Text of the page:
Son Gets Mom Charged With Harassment Over Facebook Account Hijacking (TechDirt, 8 April 2010) - apparently, the son lets the computer logged in; that is unauthorised access in the UK!
And if this is true, it is even worse: Sarkozy Kicks Off Criminal Investigation Into Blog/Twitter Reports He Had An Affair (TechDirt, 7 April 2010)
4 - or distortion in the use of the law: "Court Says President Bush Violated Wiretapping Laws With Warrantless Wiretap" (TechDirt, 31 March 2010) with Wired having published the decision from NorthDistrict Court of California http://www.wired.com/images_blogs/threatlevel/2010/03/walker.pdf
This affair echoes two others about procedure and the difficulties to conceptualise it:
"Leaving Your WiFi Open Decreases Your Fourth Amendment Rights To Privacy?" (TechDirt, 10 February 2010) - I can't see how there is less privacy if you leave your mobile phone or your landline accessible to people from the outside
"Duh, Don't Leave A Thumb Drive With Child Porn Plugged Into A Shared Computer" (TechDirt, 22 April 2010) - no expectation of privacy for a US court when the thumb drive is plugged in. I would agree (like Masnick and unlike Kerr with whom I seem to disagree quite a lot - he writes on VWs). Kerr argues the thumb drive is like a suitcase in a public space; inaccurate if it is plugged in as everybody can see what's in it, like an open suitcase (aka Masnick).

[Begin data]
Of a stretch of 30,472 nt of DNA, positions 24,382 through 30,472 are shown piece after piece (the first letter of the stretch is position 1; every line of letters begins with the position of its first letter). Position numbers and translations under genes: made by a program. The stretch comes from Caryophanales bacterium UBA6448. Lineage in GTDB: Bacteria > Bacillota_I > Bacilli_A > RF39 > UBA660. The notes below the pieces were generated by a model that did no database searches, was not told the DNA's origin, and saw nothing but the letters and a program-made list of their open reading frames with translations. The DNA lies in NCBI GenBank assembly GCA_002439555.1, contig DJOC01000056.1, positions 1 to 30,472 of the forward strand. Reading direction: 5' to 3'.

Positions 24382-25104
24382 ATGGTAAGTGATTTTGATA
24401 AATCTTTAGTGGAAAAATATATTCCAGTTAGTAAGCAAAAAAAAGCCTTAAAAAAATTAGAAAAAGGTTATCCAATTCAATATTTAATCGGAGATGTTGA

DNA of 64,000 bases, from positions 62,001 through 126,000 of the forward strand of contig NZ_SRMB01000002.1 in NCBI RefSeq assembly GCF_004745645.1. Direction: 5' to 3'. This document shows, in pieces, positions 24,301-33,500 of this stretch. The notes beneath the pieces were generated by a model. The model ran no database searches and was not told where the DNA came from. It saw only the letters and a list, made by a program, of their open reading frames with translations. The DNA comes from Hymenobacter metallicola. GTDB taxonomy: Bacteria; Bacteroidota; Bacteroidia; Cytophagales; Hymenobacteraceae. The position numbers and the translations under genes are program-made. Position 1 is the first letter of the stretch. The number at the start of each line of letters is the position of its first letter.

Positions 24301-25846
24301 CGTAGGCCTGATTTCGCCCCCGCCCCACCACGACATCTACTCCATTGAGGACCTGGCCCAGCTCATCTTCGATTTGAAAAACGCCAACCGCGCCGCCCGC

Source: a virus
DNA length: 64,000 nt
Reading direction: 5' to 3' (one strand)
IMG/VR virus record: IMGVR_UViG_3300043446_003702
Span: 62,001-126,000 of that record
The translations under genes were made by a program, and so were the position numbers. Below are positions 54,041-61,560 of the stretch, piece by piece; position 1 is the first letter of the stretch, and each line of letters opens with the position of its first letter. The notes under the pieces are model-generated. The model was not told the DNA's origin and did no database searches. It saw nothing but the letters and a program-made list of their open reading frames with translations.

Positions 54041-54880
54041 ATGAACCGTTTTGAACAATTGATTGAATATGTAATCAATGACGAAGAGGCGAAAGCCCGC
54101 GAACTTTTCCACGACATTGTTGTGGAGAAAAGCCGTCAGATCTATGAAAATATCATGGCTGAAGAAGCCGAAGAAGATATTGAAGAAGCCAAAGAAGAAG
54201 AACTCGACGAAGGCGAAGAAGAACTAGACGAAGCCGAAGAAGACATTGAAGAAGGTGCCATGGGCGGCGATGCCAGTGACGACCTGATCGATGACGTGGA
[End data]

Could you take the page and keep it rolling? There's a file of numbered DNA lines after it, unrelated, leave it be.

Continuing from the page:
and see "Les points-clés du projet de loi Loppsi" (LeMonde, 09 February 2010)
for life expectancy: http://www.napoleon-series.org/research/abstract/population/vital/c_heights1.html which cites a book
Related to this is the post on TechDirt. The clip is cleverly made, but I am still not convince completely by it. No one has ever been able to copy what one wants without 1) acknowledging the author..., 2) in some cases (commercial use mostly), ask permission from the author. So yes copying can be theft, but not always. "Copying Is Not Theft" (techDirt, 15 April 2010)
Incidentally, acknowledging an author was not an inherent practice to writers. It started when the library of Alexandria opened and started to collect 'books'. They needed to reference the books and started to enquire about their authors... In parallel, in order to get all the books of the world at the time, the scribs did not hesitate to copy the books without permission and then they would reference them.
See also: "Content Creation Is An Evolutionary Process" (TechDirt, 22 February 2010) and the more recent post: "Innovation By Imitation: Study Shows That Success Comes From Imitation" (TechDirt, 22 April 2010)